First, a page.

The Folio Society release new illustrated edition of Rebecca
PUBLISHED: 11:45 03 August 2017 | UPDATED: 15:21 03 August 2017
The celebrated novel of Du Maurier, who spent her childhood in Hampstead, is accompanied by an introduction from Helen Dunmore
“Last night I dreamt I went to Manderley again…”
The opening line of Daphne du Maurier’s Rebecca is one of the most recognisable in English literature. The tale of the second Mrs de Winter was an immediate success when it was originally released and has never waivered in popularity.
Du Maurier, who spent much of her childhood living at Cannon Hall in Hampstead, delivered the manuscript to the bestselling novel to her publisher in 1938. It has been continuously in print ever since, despite disparaging reviews from critics such as The Times who said “nothing in this is beyond the novelette”.
A new clothbound edition by The Folio Society, introduced by Helen Dunmore and illustrated by D.G. Smith is now available.
The story follows an unnamed narrator, a timid and naïve young woman in her twenties who meets the widowed Maxim de Winter and quickly agrees to marry him. On moving to his estate in Cornwall, she is haunted by the memory of his deceased wife, Rebecca, whose looming presence in the house appears as strong as if she were alive.
Plagued by feelings of inadequacy and anxiety spurred on by a malicious housekeeper, Mrs Danvers, the new Mrs de Winter becomes obsessed with Rebecca, believing that her husband must still love her.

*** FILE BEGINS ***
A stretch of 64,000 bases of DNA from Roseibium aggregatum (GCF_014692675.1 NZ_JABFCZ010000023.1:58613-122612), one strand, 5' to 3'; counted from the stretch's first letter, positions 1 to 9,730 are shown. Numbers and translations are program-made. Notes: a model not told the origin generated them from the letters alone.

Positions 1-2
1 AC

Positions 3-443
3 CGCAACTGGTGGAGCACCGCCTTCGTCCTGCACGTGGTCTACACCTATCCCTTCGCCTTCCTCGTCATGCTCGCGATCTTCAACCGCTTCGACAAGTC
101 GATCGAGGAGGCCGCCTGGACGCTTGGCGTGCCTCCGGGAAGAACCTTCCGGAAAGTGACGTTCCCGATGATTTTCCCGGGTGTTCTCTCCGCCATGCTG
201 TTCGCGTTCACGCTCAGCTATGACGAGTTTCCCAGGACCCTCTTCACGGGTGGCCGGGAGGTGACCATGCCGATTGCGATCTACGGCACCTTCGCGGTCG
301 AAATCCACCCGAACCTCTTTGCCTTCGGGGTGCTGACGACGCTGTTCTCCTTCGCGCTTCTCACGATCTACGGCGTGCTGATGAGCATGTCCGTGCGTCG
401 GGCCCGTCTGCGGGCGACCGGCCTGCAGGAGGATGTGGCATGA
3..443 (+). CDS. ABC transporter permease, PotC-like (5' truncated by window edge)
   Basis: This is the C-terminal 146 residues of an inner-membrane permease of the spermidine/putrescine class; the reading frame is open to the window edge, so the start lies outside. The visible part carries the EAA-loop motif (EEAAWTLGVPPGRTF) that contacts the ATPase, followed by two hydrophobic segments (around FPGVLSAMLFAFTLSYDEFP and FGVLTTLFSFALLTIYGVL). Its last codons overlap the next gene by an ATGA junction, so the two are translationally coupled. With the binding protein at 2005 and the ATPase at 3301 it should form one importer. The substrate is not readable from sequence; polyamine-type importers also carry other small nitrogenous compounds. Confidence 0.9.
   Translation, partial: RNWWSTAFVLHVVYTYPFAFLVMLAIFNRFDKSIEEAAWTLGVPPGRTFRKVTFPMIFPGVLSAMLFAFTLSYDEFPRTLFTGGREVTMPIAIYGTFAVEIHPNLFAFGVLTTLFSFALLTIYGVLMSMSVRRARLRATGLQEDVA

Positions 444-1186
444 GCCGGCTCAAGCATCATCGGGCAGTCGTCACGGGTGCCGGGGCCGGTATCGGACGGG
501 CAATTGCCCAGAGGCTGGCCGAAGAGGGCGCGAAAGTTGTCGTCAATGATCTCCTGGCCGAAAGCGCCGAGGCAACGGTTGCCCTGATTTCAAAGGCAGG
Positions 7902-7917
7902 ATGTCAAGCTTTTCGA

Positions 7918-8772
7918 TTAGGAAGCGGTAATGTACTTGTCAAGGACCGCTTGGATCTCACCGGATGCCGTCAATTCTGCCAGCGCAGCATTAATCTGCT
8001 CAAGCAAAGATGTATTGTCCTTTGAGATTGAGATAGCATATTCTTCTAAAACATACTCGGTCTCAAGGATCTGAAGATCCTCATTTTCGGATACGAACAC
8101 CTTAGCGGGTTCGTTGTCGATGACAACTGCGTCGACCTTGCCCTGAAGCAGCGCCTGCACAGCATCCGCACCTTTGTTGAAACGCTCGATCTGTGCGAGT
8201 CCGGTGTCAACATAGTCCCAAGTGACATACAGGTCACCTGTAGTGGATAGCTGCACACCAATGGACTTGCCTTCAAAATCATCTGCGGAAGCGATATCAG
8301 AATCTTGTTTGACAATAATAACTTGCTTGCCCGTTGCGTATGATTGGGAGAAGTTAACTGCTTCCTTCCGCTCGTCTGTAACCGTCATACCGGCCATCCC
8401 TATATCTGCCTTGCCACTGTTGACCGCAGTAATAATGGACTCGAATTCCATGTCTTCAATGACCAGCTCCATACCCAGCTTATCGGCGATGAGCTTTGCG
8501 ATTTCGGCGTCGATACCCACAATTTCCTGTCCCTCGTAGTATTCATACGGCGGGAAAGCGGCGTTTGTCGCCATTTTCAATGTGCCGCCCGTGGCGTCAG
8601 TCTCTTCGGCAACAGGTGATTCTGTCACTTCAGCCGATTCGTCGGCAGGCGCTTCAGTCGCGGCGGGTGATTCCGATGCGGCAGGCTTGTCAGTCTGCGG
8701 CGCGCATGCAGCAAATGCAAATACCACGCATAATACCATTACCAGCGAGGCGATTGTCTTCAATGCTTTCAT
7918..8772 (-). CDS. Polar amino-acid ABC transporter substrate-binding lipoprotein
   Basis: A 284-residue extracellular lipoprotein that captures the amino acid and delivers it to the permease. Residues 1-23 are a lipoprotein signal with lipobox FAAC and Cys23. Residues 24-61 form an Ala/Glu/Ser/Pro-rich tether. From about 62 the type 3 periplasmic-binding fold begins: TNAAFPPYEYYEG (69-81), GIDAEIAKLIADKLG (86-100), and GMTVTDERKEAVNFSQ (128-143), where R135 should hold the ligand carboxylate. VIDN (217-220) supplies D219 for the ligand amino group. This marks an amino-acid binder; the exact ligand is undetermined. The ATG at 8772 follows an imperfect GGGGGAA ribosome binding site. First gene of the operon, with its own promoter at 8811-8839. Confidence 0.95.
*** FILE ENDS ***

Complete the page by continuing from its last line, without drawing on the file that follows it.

D.G Smith’s six illustrations show some of the books iconic scenes and characters, including the house in the cove and Mrs Danvers herself.
The Folio Society has been publishing illustrated editions of great literary works since 1947. With either specially researched or commissioned images, many of the books are enhanced further with an introduction.
This edition is particularly poignant as the introduction was written by author Helen Dunmore, who passed away just two months ago. Her admiration for the novel and its author are expressed plainly as she discusses the impact of the unreliable narrator and the mirroring of Manderley with its inspiration Menabilly, which Du Maurier rented: “Like Rebecca herself, Du Maurier overturns the established order of things, and through her gifts as a writer, rather than with money or inheritance, she claims the house for her own.”
Available exclusively at www.foliosociety.com
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